Sterling Silver Tzedakah Box / Charity Box, Hand Made In Israel By Bier Silversmiths. Six Sided Body With Applied Hebrew Lettering On Front Panel. The Rear Panel Is Blank, And The Other 4 Panels With Colored Stones. The Base Is Round, As Is The Detachable Domed Lid. Very Good, Barely Used Condition. No Inscriptions Or Initials. Base Is 4.5″ Diameter. Height Is 5.5″. ABOUT BIER SILVERSMITHS: The workshop was founded in Jerusalem by the father of the family Yitzchak Bier over 50 years ago. Yitzchak Bier graduated the Bezalel Academy of Art and in establishing the workshop was also establishing a new concept in Judaica Art. There were almost no Jewish silversmiths after the holocaust and there was a need to fill the demand for silver religious items at that time. Yitzchak Bier won a special prize for an extraordinary Chanukah Menorah which he designed. Thus was launched Bier Enterprises. Most Bier designs are original designs of Yitzchak Bier and always taken into account are beauty of form and comfort of use. While over the years many new lines and designs have come to be part of Bier’s repertoire many of the older classic designs remain bestsellers to this day. His sons Mordechai and Meir followed in their father’s footsteps and together ensure excellence and craftsmanship. Everything at Bier Judaica is handmade using different silversmithing techniques: metal cutting, bending, metal spinning, lost wax casting, hammering. The silversmith can create almost every design that is imaginable using these techniques, materials and his knowledge and skills. Bier classic designs make use of bible verses, original decorative lettering and ornaments related to Jewish customs and folklore. Most if not all items are antique or used items, and as such nothing is ‘perfect’, but we always will describe any damage, repair, inscriptions, monograms etc to the best of our ability. Please ask any questions BEFORE purchasing any item. All weights & measurements are approximate, but as accurate as possible. Please view all the pictures as they form part of the description. All items are available to inspect, and pick up, at our Manhattan gallery. We do not ship to PO Boxes. We use Fedex Ground shipping, and a signature is required for delivery. Don’t forget we offer free ground shipping anywhere on mainland USA. We ship worldwide. Please contact us for a shipping quote.
Chased grape and vine, Victorian, sterling silver gilt, grape shears made by Mappin & Webb, dated 1892. 6.75″ long. The scissors are all silver and fully hallmarked.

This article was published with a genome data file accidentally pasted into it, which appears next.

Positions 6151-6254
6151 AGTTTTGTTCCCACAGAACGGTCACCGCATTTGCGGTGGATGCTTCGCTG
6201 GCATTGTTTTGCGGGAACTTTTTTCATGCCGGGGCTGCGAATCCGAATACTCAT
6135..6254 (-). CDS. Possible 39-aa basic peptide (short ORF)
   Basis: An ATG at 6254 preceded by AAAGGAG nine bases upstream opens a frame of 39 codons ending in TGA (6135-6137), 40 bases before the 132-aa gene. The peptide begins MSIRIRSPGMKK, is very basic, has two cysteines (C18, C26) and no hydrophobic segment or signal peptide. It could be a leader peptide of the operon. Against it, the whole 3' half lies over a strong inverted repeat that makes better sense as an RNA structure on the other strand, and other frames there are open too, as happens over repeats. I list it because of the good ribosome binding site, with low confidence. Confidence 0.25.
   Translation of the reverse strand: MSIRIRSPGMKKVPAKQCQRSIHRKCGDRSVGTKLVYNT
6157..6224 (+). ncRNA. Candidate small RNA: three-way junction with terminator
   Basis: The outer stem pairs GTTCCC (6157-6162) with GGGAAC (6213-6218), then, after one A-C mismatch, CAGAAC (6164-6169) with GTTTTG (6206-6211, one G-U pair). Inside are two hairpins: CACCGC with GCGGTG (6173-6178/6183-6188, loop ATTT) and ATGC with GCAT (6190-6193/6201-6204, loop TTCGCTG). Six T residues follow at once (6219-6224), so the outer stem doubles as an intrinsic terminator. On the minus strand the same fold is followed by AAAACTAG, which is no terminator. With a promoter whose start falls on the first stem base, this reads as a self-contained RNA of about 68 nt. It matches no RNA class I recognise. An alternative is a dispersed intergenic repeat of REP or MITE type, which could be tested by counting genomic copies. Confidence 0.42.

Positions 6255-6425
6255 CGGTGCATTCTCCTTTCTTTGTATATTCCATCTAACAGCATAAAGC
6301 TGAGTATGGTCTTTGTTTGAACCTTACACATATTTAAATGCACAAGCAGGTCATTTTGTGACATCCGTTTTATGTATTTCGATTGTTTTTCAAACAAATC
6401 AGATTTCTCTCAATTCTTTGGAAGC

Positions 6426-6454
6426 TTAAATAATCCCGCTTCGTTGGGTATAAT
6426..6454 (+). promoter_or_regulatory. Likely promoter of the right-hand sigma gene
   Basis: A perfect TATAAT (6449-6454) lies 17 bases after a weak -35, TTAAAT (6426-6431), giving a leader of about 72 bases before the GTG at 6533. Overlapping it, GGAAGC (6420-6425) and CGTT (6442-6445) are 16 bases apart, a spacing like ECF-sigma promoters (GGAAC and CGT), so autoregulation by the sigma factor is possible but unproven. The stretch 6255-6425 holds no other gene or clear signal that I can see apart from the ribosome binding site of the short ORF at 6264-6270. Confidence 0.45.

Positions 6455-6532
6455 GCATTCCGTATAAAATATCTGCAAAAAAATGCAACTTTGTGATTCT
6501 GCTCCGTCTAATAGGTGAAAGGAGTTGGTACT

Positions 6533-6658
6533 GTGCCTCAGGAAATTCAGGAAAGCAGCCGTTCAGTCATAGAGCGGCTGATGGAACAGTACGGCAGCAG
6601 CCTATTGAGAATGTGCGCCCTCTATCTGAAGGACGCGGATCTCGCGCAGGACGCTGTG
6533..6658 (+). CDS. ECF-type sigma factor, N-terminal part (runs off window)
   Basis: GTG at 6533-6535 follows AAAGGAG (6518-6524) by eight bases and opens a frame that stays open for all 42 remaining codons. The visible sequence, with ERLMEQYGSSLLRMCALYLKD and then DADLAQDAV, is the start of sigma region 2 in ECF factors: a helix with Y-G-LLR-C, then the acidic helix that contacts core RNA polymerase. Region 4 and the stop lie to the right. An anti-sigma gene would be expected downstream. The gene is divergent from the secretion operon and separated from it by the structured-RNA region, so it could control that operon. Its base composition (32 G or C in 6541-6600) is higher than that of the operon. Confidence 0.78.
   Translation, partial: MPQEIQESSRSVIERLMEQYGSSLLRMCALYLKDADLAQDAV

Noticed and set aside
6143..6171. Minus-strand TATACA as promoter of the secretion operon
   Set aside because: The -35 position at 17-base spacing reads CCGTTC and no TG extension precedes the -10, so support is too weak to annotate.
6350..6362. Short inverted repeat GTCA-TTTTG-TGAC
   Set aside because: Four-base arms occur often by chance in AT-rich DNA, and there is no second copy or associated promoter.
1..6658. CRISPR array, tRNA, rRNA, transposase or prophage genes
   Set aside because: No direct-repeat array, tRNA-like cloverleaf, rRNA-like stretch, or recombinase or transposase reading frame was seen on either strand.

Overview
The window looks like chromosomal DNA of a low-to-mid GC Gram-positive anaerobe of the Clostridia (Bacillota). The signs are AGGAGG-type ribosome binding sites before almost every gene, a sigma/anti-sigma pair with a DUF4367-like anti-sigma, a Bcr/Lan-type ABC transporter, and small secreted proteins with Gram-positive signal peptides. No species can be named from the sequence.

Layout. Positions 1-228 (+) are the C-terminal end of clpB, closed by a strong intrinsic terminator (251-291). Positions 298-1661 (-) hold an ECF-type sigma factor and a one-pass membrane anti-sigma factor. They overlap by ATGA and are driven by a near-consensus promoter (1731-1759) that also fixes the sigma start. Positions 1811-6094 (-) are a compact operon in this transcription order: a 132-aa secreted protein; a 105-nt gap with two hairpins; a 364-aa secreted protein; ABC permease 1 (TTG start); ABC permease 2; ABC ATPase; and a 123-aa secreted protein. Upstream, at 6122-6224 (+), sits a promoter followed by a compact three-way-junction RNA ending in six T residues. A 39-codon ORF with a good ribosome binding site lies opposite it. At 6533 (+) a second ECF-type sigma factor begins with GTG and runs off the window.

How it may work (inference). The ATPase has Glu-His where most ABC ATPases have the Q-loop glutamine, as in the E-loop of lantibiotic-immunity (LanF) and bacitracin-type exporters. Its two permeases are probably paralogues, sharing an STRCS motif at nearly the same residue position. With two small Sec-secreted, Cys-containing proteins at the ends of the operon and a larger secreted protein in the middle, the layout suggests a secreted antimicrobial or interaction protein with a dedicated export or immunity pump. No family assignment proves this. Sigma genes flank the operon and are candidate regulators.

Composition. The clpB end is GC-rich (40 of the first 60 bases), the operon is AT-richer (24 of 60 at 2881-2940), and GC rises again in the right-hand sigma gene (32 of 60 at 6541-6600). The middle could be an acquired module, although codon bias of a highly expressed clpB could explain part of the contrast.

Set of four English, sterling silver gilt, dolphin and shell master salts, made by Richard Comyns, London, 1962. The cast dolphin and shells are beautifully textured and are solid silver. Each Is Hallmarked. Measure: 4″ high. Total weight 1700 grams. From the estate of Zsa Zsa Gabor, Bel Air, California.
Exceptional Quality, Antique English, Sterling Silver Gilt Grape Scissors In The Chased Grape Vine Pattern, Made By Joseph Willmore, Birmingham, 1827. The Scissors Are All Silver And Are Fully & Correctly Hallmarked. 7.5″ Long
An absolutely stunning and rare sterling silver Neff. Superb quality and detail, and an unusual size. This three masted neff is fully manned and rigged with sailors, the deck detachable, the hull with putti riding dolphins and numerous fish and dolphins among chased waves and applied with a mask at the bow. Also Unusual to be made and hallmarked in England, as they were often German made in 800 silver. This neff is solid sterling silver, and is English hallmarked throughout. Made in London by Pairpoint Brothers In 1923. Stands at 26″ tall x 24″ in length. Neff (originally spelt nef) was an ornamental model ship, galleon, usually made in silver, silver-gilt or gold, and made specially for the dinner table. They were often quite elaborate with masts, sails, rigging and various figures on board. Early examples (13th-16th century) were drinking cups or receptacles for dining implements. Neff’s originated from the continent and were used in France, Germany, Spain and Italy but most neff’s found today were made in Germany at the end of the 19th century. Traditionally the neff was made in two sections and the top half was removable so that the hollow hull could be used to contain the spoon, knife, napkin, spices of the host. Later neffs were fashioned to hold wine, sweetmeats or a variety of special condiments. Sometimes the nef had wheels, so they could be rolled from one end of the table to the other. Messrs. PAIRPOINT BROTHERSSilversmiths. 80a Dean Street, Soho LondonThe grandfather of the present proprietors of the business was William Pairpoint, the celebrated water-gilder, who was well-known at the beginning of the present century. That branch of the business is still carried on, under the name of W. Pairpoint and Sons, in Gerrard Street. Mr. Edward Pairpoint, the father of the brothers Pairpoint, who had been apprenticed to one of Lambert’s subsidiary houses, began business in 1848. Of the place occupied by the four brothers Pairpoint in the silver world little is necessary to be said, for their silver mark JP over FP, may be seen in every retail silver merchant’s window in London. It is admitted on all sides by experts, sometimes with a sigh of regret, sometimes with a grin of malice, that ” Pairpoint ” copies of ancient patterns are dangerously near being indistinguishable from the originals, whilst their new manufactures carry one back to the days when the master silversmiths employed the first artists of the day to assist them in their productions ” devised in love and fashioned cunningly.” The firm is principally known to the trade as manufacturers of large and important works, such as centerpieces, presentation vases, and the like. To the amateur of antique silver and Sheffield plate, whether he be in Europe or America, the name of Pairpoint is a household word, and the quantity of antique plate and old ” Sheffield ” that has passed through the hands of the firm since the renaissance of 1874 is little short of fabulous.